Difference between revisions of "PRIME"

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[[Category:Graphics]]
 
[[Category:Graphics]]
PRIME is a technology used to manage hybrid graphics found on recent laptops (Optimus for NVIDIA, AMD Dynamic Switchable Graphics for ATI). The following drivers support it (incomplete list, please add your driver if your can make it work !) :
+
{{Expansion|The list of drivers that support PRIME is incomplete.}}
 +
PRIME is a technology used to manage hybrid graphics found on recent laptops ([[NVIDIA Optimus|Optimus for NVIDIA]], AMD Dynamic Switchable Graphics for ATI).
  
* xf86-video-nouveau
+
The following drivers support it:
* xf86-video-radeon
+
 
* xf86-video-intel
+
* {{Pkg|xf86-video-nouveau}}
 +
* {{Pkg|xf86-video-ati}}
 +
* {{Pkg|xf86-video-intel}}
  
 
== Installation ==
 
== Installation ==
  
First, check the list of video cards attached to your display :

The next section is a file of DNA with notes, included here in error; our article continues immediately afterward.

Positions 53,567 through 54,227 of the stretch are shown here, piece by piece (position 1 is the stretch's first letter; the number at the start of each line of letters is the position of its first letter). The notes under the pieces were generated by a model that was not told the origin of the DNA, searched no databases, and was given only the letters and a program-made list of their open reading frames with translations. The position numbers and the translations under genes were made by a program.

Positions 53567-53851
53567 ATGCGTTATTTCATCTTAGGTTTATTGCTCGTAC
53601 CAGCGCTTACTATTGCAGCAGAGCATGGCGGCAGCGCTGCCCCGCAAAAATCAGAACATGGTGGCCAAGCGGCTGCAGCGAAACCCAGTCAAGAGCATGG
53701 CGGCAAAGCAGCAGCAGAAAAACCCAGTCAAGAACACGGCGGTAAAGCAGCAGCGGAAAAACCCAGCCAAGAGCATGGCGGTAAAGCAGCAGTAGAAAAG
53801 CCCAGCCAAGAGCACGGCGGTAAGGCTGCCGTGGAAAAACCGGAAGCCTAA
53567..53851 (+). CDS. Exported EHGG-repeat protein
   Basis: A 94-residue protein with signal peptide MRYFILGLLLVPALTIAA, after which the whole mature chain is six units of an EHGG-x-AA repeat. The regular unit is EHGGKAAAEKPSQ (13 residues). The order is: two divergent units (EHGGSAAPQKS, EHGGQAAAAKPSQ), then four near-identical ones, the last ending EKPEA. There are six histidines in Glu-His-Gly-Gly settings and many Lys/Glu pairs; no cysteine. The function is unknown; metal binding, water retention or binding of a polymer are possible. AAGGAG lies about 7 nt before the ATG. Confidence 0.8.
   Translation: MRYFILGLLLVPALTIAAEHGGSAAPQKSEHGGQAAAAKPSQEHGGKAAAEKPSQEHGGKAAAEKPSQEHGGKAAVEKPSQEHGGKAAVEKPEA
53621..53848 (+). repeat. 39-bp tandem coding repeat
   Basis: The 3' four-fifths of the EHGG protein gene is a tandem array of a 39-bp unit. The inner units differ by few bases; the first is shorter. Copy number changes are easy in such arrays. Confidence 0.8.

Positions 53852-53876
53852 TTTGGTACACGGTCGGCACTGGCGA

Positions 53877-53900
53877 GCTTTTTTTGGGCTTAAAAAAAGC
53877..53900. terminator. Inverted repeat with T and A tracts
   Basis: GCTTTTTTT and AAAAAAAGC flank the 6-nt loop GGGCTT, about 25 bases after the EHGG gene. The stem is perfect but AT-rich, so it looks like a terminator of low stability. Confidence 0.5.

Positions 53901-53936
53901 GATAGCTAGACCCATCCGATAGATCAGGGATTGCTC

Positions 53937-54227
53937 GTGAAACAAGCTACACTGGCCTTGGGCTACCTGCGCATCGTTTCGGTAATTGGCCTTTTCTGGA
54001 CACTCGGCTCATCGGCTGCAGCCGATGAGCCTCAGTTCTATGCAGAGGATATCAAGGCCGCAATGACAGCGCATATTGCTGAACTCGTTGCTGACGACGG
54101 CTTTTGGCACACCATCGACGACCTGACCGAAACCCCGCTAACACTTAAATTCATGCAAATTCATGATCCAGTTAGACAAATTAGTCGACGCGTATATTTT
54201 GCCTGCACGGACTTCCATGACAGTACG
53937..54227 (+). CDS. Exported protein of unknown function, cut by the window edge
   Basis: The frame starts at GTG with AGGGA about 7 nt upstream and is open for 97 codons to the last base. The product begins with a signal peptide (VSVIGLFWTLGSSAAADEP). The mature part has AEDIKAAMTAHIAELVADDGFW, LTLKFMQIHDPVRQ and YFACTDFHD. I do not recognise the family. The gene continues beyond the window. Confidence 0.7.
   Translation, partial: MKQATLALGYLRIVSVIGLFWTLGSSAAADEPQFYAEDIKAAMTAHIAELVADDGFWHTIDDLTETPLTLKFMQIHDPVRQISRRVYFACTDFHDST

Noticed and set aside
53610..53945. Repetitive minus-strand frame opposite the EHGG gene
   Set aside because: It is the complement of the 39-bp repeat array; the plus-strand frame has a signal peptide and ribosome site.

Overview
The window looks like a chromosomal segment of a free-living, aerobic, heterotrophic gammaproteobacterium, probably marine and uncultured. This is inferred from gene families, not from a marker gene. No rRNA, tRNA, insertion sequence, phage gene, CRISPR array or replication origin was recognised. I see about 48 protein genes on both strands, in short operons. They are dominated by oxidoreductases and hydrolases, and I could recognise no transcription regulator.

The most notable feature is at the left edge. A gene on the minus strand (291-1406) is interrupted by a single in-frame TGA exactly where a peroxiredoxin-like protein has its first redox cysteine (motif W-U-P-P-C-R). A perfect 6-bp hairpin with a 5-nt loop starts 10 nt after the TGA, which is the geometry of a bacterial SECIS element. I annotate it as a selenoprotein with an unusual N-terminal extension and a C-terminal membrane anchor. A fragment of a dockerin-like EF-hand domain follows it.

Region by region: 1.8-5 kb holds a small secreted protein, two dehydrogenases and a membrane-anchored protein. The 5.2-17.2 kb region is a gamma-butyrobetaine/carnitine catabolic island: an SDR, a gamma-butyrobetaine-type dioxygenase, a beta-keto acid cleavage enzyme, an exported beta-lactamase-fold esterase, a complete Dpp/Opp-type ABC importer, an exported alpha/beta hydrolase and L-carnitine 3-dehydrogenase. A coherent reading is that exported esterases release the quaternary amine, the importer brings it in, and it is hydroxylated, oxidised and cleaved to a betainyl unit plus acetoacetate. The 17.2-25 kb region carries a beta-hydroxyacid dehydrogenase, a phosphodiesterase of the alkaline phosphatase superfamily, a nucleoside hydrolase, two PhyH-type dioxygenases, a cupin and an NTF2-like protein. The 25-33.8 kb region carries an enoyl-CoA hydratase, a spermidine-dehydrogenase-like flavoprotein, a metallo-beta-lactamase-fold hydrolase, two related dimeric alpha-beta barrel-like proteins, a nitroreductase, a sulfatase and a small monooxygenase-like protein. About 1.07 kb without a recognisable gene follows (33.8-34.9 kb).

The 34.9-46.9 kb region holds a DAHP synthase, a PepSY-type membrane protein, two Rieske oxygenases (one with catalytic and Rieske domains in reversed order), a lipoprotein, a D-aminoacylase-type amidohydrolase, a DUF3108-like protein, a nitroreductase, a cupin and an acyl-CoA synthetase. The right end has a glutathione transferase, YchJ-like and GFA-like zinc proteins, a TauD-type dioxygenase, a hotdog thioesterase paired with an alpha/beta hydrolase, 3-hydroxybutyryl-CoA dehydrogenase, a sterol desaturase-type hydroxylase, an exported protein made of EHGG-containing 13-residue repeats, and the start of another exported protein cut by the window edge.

+
First, check the list of video cards attached to your display:
  
<pre>
+
{{hc|$ xrandr --listproviders|
$ xrandr --listproviders
+
 
Providers: number : 2
 
Providers: number : 2
 
Provider 0: id: 0x7d cap: 0xb, Source Output, Sink Output, Sink Offload crtcs: 3 outputs: 4 associated providers: 1 name:Intel
 
Provider 0: id: 0x7d cap: 0xb, Source Output, Sink Output, Sink Offload crtcs: 3 outputs: 4 associated providers: 1 name:Intel
 
Provider 1: id: 0x56 cap: 0xf, Source Output, Sink Output, Source Offload, Sink Offload crtcs: 6 outputs: 1 associated providers: 1 name:radeon
 
Provider 1: id: 0x56 cap: 0xf, Source Output, Sink Output, Source Offload, Sink Offload crtcs: 6 outputs: 1 associated providers: 1 name:radeon
</pre>
+
}}